Asia’s Growth Fuels Inequality, Threatens Stability

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Asia may be home to a number of emerging and developing markets, but it is also home to one of the poorest slums and regions in the world. In a regional report released today, the Asian Development Bank warns that Asia’s rising incomes could worsen the inequality gap, a situation that could undermine political stability and the region's long-run growth prospects.

Using the Gini coefficient to quantify the inequality gap, ADB warns that inequality widened over the past two decades in the three most populous countries – China, India, and Indonesia – which have been the key drivers of the region’s rapid growth. Taken as a whole, developing Asia’s Gini coefficient rose from 39 to 45 from the early 1990s to 2010.

The higher the Gini coefficient, the bigger and wider the inequality problem is.

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Noting that developing Asia is no longer a region of growth with low inequality, the bank said expanding income disparities in the economies account for more than 80 percent of the region’s populations, despite their relative success in raising average incomes and lifting people ‘out of poverty at an unprecedented rate’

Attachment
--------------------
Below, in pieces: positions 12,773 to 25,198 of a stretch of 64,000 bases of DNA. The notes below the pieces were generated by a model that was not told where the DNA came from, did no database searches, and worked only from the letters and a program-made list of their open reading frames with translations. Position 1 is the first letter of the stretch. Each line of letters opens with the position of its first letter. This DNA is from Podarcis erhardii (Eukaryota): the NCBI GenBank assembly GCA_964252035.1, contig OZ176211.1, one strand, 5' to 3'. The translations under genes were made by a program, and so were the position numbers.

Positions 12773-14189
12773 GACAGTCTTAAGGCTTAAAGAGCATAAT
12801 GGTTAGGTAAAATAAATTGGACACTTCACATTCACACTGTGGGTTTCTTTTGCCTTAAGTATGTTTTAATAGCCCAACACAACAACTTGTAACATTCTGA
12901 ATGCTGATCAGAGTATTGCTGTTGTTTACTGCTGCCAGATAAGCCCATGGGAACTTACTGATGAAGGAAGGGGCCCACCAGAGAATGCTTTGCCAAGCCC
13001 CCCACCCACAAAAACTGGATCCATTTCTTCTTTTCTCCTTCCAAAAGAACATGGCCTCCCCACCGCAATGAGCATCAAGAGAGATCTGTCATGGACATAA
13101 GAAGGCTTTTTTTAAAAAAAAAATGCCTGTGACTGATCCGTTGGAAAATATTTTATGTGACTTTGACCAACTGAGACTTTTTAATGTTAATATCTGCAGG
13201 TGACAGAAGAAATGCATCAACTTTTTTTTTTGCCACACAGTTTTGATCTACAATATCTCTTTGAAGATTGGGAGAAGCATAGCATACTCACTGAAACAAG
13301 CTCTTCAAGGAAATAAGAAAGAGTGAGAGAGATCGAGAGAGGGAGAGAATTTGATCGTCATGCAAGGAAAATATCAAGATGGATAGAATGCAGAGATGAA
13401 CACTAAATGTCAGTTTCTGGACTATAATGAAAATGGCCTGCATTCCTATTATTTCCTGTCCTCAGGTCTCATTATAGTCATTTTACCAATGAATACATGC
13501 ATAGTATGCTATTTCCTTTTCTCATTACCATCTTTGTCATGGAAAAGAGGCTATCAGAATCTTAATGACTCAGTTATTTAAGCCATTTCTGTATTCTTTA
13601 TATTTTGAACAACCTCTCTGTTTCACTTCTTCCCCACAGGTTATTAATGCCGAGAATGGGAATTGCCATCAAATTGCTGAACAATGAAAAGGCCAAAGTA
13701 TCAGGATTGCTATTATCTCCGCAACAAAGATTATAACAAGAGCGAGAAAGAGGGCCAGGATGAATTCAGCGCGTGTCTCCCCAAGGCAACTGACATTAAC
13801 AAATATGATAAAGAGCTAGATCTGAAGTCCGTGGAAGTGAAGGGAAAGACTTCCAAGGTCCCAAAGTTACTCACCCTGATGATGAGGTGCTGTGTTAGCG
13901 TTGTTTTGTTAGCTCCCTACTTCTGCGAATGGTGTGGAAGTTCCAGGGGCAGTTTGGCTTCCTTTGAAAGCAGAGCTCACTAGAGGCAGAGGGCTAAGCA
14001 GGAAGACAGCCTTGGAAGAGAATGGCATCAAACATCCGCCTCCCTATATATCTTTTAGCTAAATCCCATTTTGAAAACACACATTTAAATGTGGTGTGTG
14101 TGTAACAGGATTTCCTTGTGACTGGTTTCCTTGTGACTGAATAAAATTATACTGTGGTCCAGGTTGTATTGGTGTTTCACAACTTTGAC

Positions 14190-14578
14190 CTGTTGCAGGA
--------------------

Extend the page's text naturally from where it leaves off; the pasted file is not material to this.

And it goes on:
The ADB estimates that in most Asian countries, the wealthiest 5 percent of the population account for nearly 20 percent of total income.

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ADB chief economist Rhee Changyong urged policymakers to be more responsive to the growing divide and to rethink existing distribution models:


With technology and communications, people can see how others are living all over the world, and their desire to live more equally is increasing. People are asking for more. Not only are they asking for bread, but they are asking for a more even distribution of bread.

Calling inequality a vicious cycle with unequal opportunities, Rhee warned that inequality could lead to social tensions that can undermine the quality of governance and increase pressure for inefficient populist policies, weakening the basis for growth itself.

To address inequality, policymakers in developing Asia need to spend more on education and health, introduce better targeted social protection schemes and reduce or eliminate general price subsidies.

Furthermore, as a generation of educated Asians enter the workforce, the ADB says it would be beneficial for economies to create more productive jobs and assist lagging regions.

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